The people of today's Egypt represent the latest chapter in a story that goes back 5,000 years. Even if you don't understand its long and complicated history, just observing how old and new come together is rewarding to the traveler.

Egypt's heritage goes back twice as far as ancient Rome. And "ancient" Egypt, that's what draws the tourists. The iconic sights of Egypt, 4,000 or 5,000 years old, are basically buildings and art for dead people. Back then, they believed you" could" take it with you and your big challenge to be sure your body "and" your valuables survived the journey into the afterlife. That's why, if you had the power and the money, you'd lock everything up in a big tomb a pyramid. These are the most famous, the Pyramids of Giza. But the oldest pyramid is actually nearby, at Saqqara, the tomb of the king, or pharaoh, named Zoser. This structure, which marked his tomb, is a step pyramid.

Dating from around 2,600 BC, it's a century older than its more famous sisters at Giza.

This first-ever towering stone structure is more than just a grave marker. With an innovative stacking of layers, it provided a new way to glorify a king, creating a stairway to eternity. A visit to Cairo's Egyptian Museum helps bring the country's many ancient sights to life. Along with the Grand Egyptian Museum at Giza, this museum shows off the best collection of ancient Egyptian art anywhere.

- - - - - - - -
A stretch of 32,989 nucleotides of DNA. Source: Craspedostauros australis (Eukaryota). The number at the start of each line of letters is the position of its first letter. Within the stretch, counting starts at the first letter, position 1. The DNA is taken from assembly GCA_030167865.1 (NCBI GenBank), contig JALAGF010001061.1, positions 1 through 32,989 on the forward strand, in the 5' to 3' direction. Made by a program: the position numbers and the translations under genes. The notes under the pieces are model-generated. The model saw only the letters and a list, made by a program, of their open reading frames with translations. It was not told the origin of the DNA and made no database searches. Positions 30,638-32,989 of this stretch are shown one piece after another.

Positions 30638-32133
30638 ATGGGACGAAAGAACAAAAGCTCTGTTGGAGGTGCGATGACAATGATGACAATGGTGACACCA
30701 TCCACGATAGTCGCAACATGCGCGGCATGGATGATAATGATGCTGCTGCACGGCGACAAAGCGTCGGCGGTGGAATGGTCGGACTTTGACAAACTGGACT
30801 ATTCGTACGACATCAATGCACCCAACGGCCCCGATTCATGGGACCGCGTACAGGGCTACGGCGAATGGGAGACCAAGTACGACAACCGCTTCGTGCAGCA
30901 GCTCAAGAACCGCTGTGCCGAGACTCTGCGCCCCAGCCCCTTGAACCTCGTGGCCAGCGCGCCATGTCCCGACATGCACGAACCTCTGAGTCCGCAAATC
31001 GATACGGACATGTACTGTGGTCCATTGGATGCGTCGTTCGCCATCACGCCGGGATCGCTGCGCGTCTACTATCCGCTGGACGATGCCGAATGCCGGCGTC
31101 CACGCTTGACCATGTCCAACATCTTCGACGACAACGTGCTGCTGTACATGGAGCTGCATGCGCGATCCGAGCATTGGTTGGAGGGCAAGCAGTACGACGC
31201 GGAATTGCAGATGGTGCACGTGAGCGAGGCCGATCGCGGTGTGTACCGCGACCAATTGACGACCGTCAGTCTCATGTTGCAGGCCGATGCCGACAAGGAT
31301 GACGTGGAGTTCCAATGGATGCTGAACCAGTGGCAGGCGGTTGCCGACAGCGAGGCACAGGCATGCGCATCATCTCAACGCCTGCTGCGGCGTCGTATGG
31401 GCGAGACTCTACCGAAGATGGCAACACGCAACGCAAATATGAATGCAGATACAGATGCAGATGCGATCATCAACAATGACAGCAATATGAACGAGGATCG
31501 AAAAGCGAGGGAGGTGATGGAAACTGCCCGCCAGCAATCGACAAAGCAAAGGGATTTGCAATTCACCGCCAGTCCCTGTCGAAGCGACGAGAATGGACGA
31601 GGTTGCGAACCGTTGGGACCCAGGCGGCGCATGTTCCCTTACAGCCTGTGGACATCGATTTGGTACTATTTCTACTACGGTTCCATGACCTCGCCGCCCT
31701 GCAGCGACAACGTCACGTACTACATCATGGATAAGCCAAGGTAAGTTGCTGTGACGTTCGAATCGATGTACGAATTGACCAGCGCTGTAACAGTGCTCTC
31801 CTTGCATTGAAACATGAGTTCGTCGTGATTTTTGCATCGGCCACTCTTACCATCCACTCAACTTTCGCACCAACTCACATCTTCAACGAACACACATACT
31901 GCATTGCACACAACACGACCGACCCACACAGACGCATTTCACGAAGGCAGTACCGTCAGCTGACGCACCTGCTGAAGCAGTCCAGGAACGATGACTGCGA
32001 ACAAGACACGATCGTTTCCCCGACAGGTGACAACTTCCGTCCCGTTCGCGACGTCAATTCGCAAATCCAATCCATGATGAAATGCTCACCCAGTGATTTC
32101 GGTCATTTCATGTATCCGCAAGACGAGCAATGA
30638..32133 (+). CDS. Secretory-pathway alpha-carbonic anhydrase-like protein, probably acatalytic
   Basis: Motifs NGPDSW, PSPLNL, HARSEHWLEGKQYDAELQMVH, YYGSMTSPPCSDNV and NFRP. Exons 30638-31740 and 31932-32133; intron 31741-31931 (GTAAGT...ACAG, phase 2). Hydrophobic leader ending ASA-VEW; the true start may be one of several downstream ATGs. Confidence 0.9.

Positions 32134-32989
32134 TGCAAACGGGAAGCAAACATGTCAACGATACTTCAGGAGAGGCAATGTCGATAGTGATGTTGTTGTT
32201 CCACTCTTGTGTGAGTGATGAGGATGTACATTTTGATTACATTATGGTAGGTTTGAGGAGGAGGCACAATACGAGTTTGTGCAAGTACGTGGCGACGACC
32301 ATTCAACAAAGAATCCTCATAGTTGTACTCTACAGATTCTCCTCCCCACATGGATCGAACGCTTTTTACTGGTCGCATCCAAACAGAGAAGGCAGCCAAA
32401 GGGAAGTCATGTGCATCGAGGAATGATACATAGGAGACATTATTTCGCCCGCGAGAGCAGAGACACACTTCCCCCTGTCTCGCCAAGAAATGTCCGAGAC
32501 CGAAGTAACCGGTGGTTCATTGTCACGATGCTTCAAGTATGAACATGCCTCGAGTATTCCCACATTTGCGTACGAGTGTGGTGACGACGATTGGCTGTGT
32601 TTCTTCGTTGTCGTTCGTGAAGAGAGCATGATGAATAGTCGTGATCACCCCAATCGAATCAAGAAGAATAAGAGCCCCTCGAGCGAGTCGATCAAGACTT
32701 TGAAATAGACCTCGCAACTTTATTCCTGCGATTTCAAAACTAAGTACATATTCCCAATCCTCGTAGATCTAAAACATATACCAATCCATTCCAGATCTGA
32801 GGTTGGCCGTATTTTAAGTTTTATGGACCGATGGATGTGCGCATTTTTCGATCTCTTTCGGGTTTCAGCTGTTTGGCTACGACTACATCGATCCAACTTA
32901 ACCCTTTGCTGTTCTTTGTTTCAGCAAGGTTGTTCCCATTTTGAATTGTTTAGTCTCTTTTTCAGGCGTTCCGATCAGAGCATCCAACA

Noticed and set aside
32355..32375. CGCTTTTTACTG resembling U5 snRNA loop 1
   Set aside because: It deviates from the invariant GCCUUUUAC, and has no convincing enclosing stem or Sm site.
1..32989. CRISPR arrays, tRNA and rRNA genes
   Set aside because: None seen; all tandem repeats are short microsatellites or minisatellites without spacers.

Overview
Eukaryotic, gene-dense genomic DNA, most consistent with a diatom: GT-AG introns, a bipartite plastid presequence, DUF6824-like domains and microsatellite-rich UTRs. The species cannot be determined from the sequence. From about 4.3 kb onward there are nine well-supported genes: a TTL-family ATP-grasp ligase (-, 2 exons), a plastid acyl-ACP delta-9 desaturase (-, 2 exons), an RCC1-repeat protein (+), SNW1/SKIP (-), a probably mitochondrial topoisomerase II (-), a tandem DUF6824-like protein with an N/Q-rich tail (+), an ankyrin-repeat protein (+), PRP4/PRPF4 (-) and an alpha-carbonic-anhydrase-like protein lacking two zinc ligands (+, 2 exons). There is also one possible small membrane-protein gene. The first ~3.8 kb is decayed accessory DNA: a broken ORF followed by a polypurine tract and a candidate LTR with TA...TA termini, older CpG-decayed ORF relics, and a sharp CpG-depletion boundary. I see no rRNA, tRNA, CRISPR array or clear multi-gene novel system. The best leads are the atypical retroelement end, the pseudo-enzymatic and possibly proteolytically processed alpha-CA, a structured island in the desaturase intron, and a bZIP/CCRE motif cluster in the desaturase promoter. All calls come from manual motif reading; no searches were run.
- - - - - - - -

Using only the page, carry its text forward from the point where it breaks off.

The core of the collection, art from the age of the pharaohs, dates from about 3,000 to 1,000 BC. Nearly everything filling these old halls is funerary art, art designed to help save the souls of the pharaohs statues filled with symbolism, written prayers, and offerings to deal with the gods and help assure a happy transition into the afterlife. This ancient art is so well-preserved because most of it was hidden away for 4,000 years, dark and dry, in tombs.

This portrayal of geese, from 2,500 BC, is perhaps the oldest surviving painting. This seated scribe recalls the importance of the educated elite in the court of an often illiterate king. It's all art for the dead, locked up until rediscovered in modern times. Many mummies patiently await your visit. Ancient Egyptians preserved bodies through a complex process of mummification, in hopes that the soul could reinhabit it in the next world. And the coffins were elaborately painted with an inventory of things that, hopefully, would accompany the body; "and" with prayers, to be sure all went as planned. The art looks essentially the same from century to century. A remarkable thing about ancient Egyptian art, and society, as a whole, was its stability. For 2,000 years, from 3,000 to 1,000 BC, relative to other times and other cultures, very little changed.

Religion permeated Egyptian society.

As long as things were going reasonably well, the gods were happy and it was status quo.